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The Great Decentralization, Part II
Tolstoy's theory of history, Heraclitus' opposing forces and Napoleon's dinghy...
Joel Bowman, appraising the situation from Buenos Aires, Argentina...
Welcome to another Sunday Session, dear reader... that time of the week when we step away from the Monday-Friday war of attrition and take a moment to contemplate the bigger picture, such as we can... all with the animating assistance of a glass of two of high-altitude Malbec...
When we left you this time last week, we were ruminating over a theory of cycles, large and small. This is not a novel musing. In fact, greater thinkers have been puzzling over the subject for millennia, at least as far back as the ancient Greeks.
It was that clever ol’ Ephesian, Heraclitus, who believed in the universal concept of enantiodromia (later taken up by Nietzsche and Jung) – the idea that everything is at all times in the process of becoming its opposite; hot things cool, wet things dry, etc. One might consider this with regards to centralization vs. decentralization, top down control by the few vs. bottom up “spontaneous order” of the many, growth vs. value, life giving way to death...
The pendulum swings from one extreme to another, the emergent membrane between the two akin to that undefinable moment where one thing morphs into the other, when an edgy band becomes mainstream, when the politics of liberation becomes the politics of oppression, or when a young man looks in the mirror one day and sees an old man staring back at him.
In political terms, we think of peace giving way to war... then, once the parched earth is soaked in the blood of young men, yielding to peace once again.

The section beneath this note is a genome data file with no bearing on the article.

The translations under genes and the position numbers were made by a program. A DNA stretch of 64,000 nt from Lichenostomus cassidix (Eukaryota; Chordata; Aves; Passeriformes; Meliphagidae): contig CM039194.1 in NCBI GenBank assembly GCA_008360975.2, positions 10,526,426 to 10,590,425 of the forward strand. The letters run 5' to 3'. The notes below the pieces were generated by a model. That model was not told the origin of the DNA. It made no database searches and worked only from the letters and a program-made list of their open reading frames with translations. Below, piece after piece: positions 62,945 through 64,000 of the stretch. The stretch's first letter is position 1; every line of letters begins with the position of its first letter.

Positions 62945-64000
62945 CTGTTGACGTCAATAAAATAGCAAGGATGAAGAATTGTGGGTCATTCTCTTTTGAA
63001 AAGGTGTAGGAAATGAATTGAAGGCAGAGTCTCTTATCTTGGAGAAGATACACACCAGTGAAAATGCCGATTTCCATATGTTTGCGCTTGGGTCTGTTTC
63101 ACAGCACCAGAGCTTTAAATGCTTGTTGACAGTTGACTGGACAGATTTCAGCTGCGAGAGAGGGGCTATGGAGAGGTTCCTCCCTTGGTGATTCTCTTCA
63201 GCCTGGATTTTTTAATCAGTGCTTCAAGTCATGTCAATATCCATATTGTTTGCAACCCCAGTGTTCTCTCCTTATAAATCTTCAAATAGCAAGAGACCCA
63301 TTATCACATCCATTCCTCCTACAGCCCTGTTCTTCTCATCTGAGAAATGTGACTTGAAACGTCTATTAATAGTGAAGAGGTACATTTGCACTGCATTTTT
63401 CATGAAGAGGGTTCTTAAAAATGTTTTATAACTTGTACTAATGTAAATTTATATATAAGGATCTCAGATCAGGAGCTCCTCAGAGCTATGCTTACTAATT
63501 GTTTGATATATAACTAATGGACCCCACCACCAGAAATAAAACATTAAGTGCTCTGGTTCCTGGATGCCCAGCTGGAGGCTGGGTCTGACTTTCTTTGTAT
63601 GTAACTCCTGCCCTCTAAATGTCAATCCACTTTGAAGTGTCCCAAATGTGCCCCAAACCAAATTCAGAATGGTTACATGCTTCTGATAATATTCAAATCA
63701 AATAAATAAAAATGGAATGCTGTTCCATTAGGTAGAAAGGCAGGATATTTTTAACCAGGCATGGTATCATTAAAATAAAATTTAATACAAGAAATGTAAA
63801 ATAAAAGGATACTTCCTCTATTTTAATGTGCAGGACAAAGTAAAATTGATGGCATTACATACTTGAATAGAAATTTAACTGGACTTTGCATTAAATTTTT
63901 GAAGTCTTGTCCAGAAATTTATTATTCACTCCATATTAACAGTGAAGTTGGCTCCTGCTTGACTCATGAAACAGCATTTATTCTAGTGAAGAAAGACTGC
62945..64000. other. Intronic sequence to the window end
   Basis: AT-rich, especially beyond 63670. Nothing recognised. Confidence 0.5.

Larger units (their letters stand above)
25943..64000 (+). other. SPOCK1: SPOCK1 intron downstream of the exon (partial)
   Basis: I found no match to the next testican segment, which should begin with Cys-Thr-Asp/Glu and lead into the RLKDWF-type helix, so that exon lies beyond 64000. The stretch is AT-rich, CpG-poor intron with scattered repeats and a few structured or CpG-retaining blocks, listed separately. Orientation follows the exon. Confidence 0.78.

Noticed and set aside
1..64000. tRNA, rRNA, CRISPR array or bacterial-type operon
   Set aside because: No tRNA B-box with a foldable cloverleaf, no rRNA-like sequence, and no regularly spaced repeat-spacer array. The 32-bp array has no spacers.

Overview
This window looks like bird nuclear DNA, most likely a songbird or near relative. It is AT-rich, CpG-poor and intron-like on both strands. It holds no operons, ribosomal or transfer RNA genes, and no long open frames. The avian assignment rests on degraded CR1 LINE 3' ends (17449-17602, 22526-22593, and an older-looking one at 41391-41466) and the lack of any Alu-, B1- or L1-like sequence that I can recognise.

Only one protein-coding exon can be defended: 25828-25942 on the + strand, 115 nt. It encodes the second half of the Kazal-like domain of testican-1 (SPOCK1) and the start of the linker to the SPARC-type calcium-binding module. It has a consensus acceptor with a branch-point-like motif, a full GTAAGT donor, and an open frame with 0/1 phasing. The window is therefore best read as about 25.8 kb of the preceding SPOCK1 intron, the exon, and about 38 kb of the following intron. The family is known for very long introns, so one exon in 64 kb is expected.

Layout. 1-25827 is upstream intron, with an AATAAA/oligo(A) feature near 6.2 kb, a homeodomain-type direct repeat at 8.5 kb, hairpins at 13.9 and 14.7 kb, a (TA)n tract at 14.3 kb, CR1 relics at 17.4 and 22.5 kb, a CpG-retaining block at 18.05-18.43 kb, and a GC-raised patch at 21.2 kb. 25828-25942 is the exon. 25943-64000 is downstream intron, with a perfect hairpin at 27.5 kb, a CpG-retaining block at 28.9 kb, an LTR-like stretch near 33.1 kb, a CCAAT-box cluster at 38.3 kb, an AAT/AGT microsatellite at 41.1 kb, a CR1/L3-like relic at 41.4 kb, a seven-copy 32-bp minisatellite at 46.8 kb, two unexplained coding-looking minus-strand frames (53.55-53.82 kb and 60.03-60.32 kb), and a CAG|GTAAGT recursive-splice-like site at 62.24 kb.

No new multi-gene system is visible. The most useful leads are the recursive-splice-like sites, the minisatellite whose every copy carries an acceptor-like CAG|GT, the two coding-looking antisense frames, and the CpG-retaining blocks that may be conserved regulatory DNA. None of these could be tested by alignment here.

“Great armies rise,” as Bill observed during the week, “and then – under the weight of their own booty, bureaucracy and brass – they fall.”
Today we continue our series on the nature of cycles with a look at how we view history itself. Please enjoy...
The Great Decentralization, Part II
By Joel Bowman
“History would be a wonderful thing – if it were only true.”
~ Leo Tolstoy
In some ways, all history is fiction.
We don't mean to suggest that the past did not happen (how could we know?)... only that the retelling of it is, necessarily, flawed. We're interested in this point because we're trying to reckon out a theory about cycles, both great and small, and how they shape the world around us over time.
Dear readers will recall from our last musing a pithy, inexhaustive list of historical undulations... from the minute, barely perceptible news and fashion cycles... through to the slightly longer election and stock market cycles... to the longer still natural resource and bond market super-cycles...
And, standing back from our cracked lens a little further, the vast rhythms showing the centralization and decentralization of political power over the ages.